|Scientific Name:||Callicebus cinerascens|
|Species Authority:||(Spix, 1823)|
|Taxonomic Notes:||First described by Spix (1823) from a specimen assumed to have been collected along the Rio Iça in Brazil, near the border with Peru (Noronha et al. in press). All subsequent records were for the right bank of the Rio Madeira (Rylands 1982, Hershkovitz 1990, van Roosmalen et al. 2002); van Roosmalen et al. (2002) suggested therefore that the type locality must have been incorrect. Kobayashi and Langguth (1999) and van Roosmalen et al. (2002) recognize five species groups – cupreus, donacophilus, moloch, personatus and torquatus. The moloch group consists of Callicebus baptista, Callicebus bernhardi, Callicebus brunneus, Callicebus cinerascens, Callicebus hoffmannsi and Callicebus moloch.|
|Red List Category & Criteria:||Least Concern ver 3.1|
|Assessor(s):||Veiga, L.M., Noronha, M.N., Spironello, W.R. & Ferreira, D.C.|
|Reviewer(s):||Mittermeier, R.A. & Rylands, A.B. (Primate Red List Authority)|
This species is listed as Least Concern due to its relatively large range in a pristine region of the Amazon, and because there are no known major threats believed to be resulting in a decline sufficient to qualify it for listing in a threatened category.
|Previously published Red List assessments:|
|Range Description:||Endemic to Brazil. Van Roosmalen et al. (2002) predicted that the species extends as far east as the left bank of the Rio Sucundurí. A recent survey (Noronha et al. 2007) extended the eastern limit of this species range to the left bank of the rivers Abacaxís, Tapajós and Juruena, in the states of Amazonas and Mato Grosso in Brazil. This species’ range should extend to the Rio Paraná do Urariá in the north, east to the left bank of the Rio Abacaxís, and the left bank of the upper Rio Tapajós, west as far as the right bank of the Rio Madeira, and south to the corridor formed between the Rios Aripuanã-Roosevelt and Tapajós-Juruena, in the states of Amazonas and Mato Grosso. The most southerly record is Otoho on the right bank of the Rio Roosevelt in Mato Grosso. In this study, no range overlap was found with other species of Callicebus (Noronha et al. 2007). It has been suggested that the ranges of Callicebus bernhardi, Callicebus cinerascens and Callicebus hoffmannsi, possibly intergrade in some way in the region of the headwaters of the Juruena, Aripuanã and Roosevelt Rivers.|
|Range Map:||Click here to open the map viewer and explore range.|
|Population:||There is no information available on the population status of this species.|
|Current Population Trend:||Unknown|
|Habitat and Ecology:||Titi monkeys (Callicebus spp.) are known to occur in a wide range of habitats, although some species exhibit habitat preferences, for example C. lucifer is reported to prefer white-sand forests (E. Heymann pers. comm. 2008), and C. donacophilus drier forests (Ferrari et al. 2000; R. Wallace pers. comm.). Members of the C. moloch and C. cupreus groups are considered tolerant of habitat disturbance caused by human activity or seasonal flooding (van Roosmalen et al. 2002). In a recent survey, C. cinerascens was seen in terra firme, campinarana and secondary forests. Individuals were frequently observed in relatively open areas of young secondary growth, which may indicate a degree of flexibility in habitat use by this species (Noronha et al. 2007).|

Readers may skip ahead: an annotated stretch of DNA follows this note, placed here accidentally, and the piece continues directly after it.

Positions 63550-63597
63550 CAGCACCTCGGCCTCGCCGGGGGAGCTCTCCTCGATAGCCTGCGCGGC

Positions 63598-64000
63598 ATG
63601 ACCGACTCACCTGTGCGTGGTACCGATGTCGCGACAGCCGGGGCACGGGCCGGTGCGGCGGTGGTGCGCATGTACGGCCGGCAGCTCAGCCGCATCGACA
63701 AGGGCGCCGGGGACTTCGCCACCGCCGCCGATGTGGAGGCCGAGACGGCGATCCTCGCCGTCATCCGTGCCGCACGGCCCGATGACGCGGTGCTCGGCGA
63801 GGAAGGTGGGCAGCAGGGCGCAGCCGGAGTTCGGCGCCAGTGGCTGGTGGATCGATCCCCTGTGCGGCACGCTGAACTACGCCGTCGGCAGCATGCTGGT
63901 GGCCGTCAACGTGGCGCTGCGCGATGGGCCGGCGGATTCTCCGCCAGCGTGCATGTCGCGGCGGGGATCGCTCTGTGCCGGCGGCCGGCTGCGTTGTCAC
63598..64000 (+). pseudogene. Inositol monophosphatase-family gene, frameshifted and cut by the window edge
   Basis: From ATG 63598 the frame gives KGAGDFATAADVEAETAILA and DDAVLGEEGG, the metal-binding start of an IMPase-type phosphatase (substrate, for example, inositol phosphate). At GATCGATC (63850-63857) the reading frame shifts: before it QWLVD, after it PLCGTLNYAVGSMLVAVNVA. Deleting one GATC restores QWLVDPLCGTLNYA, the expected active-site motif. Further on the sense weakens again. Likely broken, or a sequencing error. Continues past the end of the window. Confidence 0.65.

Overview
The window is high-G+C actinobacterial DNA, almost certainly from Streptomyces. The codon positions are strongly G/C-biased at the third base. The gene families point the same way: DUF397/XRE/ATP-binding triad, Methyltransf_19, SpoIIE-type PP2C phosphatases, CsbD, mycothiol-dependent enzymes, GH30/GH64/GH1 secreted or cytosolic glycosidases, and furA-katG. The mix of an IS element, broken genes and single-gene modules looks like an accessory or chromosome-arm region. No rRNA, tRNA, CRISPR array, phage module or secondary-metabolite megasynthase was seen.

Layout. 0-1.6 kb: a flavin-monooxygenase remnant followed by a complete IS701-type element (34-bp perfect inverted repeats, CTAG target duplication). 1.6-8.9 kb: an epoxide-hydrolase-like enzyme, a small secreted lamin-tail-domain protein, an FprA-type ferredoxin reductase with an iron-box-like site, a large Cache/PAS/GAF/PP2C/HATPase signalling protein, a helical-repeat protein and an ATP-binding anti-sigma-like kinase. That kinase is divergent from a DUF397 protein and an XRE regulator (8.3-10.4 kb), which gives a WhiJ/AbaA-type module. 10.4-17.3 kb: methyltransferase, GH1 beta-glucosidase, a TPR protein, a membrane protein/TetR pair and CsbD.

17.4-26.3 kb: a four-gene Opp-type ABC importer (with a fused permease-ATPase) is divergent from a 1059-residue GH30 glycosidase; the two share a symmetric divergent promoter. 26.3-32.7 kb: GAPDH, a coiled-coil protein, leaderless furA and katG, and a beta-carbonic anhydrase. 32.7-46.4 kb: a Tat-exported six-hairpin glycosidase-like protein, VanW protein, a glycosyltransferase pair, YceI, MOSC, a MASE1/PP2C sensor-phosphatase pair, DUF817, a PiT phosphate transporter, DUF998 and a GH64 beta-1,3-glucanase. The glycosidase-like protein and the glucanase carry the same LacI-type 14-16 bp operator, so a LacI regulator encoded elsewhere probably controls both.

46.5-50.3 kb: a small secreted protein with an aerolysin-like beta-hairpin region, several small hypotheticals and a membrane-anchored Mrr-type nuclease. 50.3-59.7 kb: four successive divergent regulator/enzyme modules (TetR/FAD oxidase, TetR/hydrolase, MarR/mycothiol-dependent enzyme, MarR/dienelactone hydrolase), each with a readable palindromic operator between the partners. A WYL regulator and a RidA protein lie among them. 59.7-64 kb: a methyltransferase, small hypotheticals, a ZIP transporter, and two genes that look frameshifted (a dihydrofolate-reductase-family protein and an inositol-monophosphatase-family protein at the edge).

The diet of titis comprises mainly fruit pulp, leaves, insects and seeds. They form small, pair-bonded, territorial groups and are considered monogamous. They have small home (1.5-30 km) and day ranges (0.5-1.5 km).
|Major Threat(s):||This species occurs in a remote region still relatively isolated from anthropogenic impact, and there are currently no known major threats.|
Its range includes the following protected reserves in the state of Amazonas: Floresta Nacional Jatuarana (837,100 ha), the Parque Nacional do Juruena (2,002,565 ha), the Floresta Estadual Sucundurí (492,905 ha), and the Parque Estadual do Sucundurí (808,312 ha). Also present in the Floresta Estadual de Apuí (185,946 ha), the Reserva de Desenvolvimento Sustentável Bararatí (113,606 ha), the Parque Estadual do Guariba (72,296 ha), the Reserva Extrativista do Guariba (150,465 ha), the Floresta Estadual do Aripuanã (336,040 ha) and the Reserva de Desenvolvimento Sustentável Aripuanã (224,291 ha). In Mato Grosso, it is expected to occur in the Reserva Extrativista Guariba Roosevelt (57,630 ha), the Floresta Estadual Rio Roosevelt (27,860 ha) and the Parque Estadual Igarapés do Juruena (227,800 ha) (Noronha et al. 2007).
It is listed on CITES Appendix II.
|Citation:||Veiga, L.M., Noronha, M.N., Spironello, W.R. & Ferreira, D.C. 2008. Callicebus cinerascens. The IUCN Red List of Threatened Species 2008: e.T41557A10478436.Downloaded on 28 August 2016.|